“Disneyfication” is a term we’re all too familiar with in the 21st century. After all, Disney is to entertainment what Google is to the Internet. Both are inescapable in modern daily life. Therefore, it’s not surprising that gnomes also have a Disney connection. What is surprising is how far back the connection goes and its importance in both the future success of Disney and of garden gnomes. The story of the garden gnome might in fact be a historical instance of transmedia branding.
Snow White and the Seven Dwarfs was the first full-length animated film ever. It was also Walt Disney’s first full-length feature film, and whatever success the all-encompassing media empire knows today owes much to the reception of its first big screen blockbuster. It was released in 1937 to great critical praise and even greater profits. It is unlikely that other beloved fantasy films, such as MGM’s The Wizard of Oz (1939) would have been made, if not for Snow White’s breakthrough at the box office.
Snow White is the first example of Disney’s tried-and-true formula of adapting a folk tale using the medium of cel-animation. In this case, the source material is the familiar Brothers Grimm’s fairy tale about a young girl absconding from her evil queen step mother and hiding out with seven miners that live in the woods. The original story never names the dwarfs, but Disney gave each one a personality and a moniker. Disney also transformed them into something more akin to Paracelsus’ magical gnomes than the human dwarfs most original readers of Grimm probably envisioned. Disney’s earth-dwellers were lovable, goofy, bearded (mostly), and colorful, and America fell in love with them in 1937.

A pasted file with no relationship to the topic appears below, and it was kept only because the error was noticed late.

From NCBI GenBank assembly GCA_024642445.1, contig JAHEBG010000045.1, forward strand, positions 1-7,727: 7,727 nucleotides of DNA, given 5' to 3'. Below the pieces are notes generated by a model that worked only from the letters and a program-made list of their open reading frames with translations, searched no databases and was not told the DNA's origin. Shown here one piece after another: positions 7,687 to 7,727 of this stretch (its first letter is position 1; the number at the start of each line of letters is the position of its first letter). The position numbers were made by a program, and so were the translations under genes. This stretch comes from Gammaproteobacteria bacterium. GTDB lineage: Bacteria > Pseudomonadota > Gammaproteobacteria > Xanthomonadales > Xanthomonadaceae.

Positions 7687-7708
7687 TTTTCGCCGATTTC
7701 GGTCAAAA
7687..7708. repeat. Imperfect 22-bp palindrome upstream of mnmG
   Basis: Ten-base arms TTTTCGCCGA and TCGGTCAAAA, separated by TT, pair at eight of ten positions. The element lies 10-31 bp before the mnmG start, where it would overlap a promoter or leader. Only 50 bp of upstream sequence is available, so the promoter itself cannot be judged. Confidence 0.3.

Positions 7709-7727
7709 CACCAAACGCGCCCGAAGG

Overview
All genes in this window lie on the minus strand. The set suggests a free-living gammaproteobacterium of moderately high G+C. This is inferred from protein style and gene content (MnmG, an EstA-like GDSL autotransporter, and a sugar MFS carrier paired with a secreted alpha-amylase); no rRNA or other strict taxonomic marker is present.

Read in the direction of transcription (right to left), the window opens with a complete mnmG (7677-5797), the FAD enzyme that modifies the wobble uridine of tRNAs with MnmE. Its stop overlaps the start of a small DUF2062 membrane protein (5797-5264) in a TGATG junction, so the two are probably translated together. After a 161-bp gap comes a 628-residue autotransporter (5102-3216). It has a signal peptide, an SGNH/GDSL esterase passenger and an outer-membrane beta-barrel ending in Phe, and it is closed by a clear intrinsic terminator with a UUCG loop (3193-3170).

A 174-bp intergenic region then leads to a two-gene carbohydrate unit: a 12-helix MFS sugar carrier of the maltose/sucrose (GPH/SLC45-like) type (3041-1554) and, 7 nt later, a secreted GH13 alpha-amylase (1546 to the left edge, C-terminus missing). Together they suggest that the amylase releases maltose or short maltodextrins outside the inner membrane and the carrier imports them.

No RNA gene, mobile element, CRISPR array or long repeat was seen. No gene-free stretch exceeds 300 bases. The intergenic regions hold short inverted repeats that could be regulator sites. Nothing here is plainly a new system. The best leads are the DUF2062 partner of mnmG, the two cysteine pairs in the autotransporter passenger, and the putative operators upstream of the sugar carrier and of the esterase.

Would anyone have cared to put a dwarf on their lawn if not for Snow White? It’s hard to say, but it is not likely that garden gnomes would have become as popular to consumers around the world without the unforgettable image of Disney’s dwarfs.
Rest assured (or not, if you worry about my obsessive pastimes), there is more to come on our friend, the garden gnome. Stay tuned for future posts that expand on the fellow’s history.
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